Veteran lefty Jamie Moyer, at 45 years of age, is now entering the stratospheric heights of pitching longevity that even the greats like Carlton, Nolan Ryan and Warren Spahn never imagined. He might end up being the oldest pitcher to win a playoff or World Series game before his career if over and with 16 wins this year is already one of the oldest winning pitchers in the history of the game.

Health is always an issue when discussing the future greatness of a player but it is not inconceivable that this team could someday produce four Hall of Fame players in Howard, Utley, Rollins and Hamels. Probable? No. Possible? Yes. Not to mention the expected maturation process of such lesser lights like pitchers Brett Myers and Kyle Kendrick and outfielders Shane Victorino and Jayson Werth. In fact, Victorino is already placing his name along former playoff behemoths like Lenny Dykstra, Mike Schmidt, Gary Mathews and Manny Trillo with his clutch hits in this years center stage.

Added to that is a stellar crop of not quite ready for prime time players like starting pitchers J.A. Happ and Carlos Carrasco, catcher Lou Marson, third baseman Jason Donald and outfielder Greg Golson. All five of these talented youngsters should play some role in whatever success the 2009 Phillies may have and might well soon place their names along side the likes of Howard, Utley, Rollins, Hamels, Burrell, Myers and Lidge.

Suffice it to say, there is still much to be done before any discussion about the greatest of this group can take place. There is still one more win needed against the Manny Ramirez led Los Angeles Dodgers and then at least a strong performance in the following World Series. Admittedly, the Phillies would probably be heavy favorites should their opponents be the upstart Tampa Bay Rays but it is still seems likely that the Boston Red Sox will represent the American League. Should this happen they would be favored over the Phils, and justifiably so.

However, a victory over the Rays or a strong showing against the Red Sox would go a long ways towards this team's continued path towards eventual historic greatness. It will also help in seasons future if the team can somehow find a way to bridge the expected gap between just what Ryan Howard and Cole Hamels will feel they are worth and what the Phils deem as reasonable. Re-signing Pat Burrell will also be important if not equally so. Reasonable health for players like Rollins, Utley, Victorino, Lidge and Myers will also necessary.

A less discussed but perhaps equally important issue to be resolved soon is just who replaces retiring GM Pat Gillick. Should the Phils make it to the World Series, Gillick's place in Phillie history will already be assured but the continued success of the team will then rest of the shoulders of either Ruben Amaro or Mike Arbuckle, the two most likely candidates for the job. They will need to build on the success of Gillick while maintaining their own identities for the long haul, no easy task in this day and age of free agency and long term contracts.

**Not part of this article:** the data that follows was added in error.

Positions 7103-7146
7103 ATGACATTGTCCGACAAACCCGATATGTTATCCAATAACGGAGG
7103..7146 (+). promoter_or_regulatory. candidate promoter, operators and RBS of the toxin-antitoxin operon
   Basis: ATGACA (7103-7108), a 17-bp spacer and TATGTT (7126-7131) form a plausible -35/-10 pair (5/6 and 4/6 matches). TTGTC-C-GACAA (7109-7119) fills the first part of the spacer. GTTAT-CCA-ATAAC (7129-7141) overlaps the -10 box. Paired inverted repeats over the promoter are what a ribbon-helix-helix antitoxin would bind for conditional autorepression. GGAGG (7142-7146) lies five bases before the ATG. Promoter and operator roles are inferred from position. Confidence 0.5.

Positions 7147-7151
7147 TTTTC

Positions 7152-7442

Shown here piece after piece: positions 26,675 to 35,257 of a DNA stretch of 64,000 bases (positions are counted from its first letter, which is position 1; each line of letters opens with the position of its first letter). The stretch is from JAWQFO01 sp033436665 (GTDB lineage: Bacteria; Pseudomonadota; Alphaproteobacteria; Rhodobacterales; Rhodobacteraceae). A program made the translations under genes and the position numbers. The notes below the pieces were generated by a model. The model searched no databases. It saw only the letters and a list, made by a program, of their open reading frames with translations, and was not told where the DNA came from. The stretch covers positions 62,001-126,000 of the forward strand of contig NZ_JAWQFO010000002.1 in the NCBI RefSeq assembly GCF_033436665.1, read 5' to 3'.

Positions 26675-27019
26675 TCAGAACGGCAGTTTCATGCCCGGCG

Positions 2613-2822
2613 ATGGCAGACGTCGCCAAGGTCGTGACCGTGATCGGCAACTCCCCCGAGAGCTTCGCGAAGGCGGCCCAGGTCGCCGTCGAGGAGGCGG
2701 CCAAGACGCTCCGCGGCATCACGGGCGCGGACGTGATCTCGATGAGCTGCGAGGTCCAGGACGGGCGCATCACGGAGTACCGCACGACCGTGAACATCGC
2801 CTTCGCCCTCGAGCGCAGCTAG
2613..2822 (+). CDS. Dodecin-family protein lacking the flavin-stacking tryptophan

Yet, these are mostly questions left better answered on another day. It is the present that is of immediate concern now, a present that could very well begin to define the assembled group of 2008 Philadelphia Phillies. John W. Gardner once remarked that "history never looks like history when you are living it. It always looks confusing and messy, and is always uncomfortable." Indeed, the '08 season has at times been confusing, messy and uncomfortable.

Make no mistake, however. The baseball world and the entire phandom in PhillieLand may well be witnessing the beginning of an era of success known only to a small group of players fortunate enough to be playing in Philadelphia between the years 1975-1981. Mike Schmidt. Steve Carlton. Greg Luzinski. Larry Bowa. Bob Boone. Garry Maddox. Tug McGraw. Larry Christenson. Phillie giants all, and up to now clamoring for another group to join them in the rarefied air of continual baseball success.

It is with this in mind that we now claim witness to the upcoming storyline that could define the eventual greatness of this group. It begins on Wednesday night in Los Angeles and may well include a return to Philadelphia for some unfinished business. The Philadelphia baseball world expectantly awaits the outcome for the 2008 squad in anticipation of defining...their place in history.

Columnist's Note: Please e-mail all questions and comments to and I will respond. Thank you! CD from the Left Coast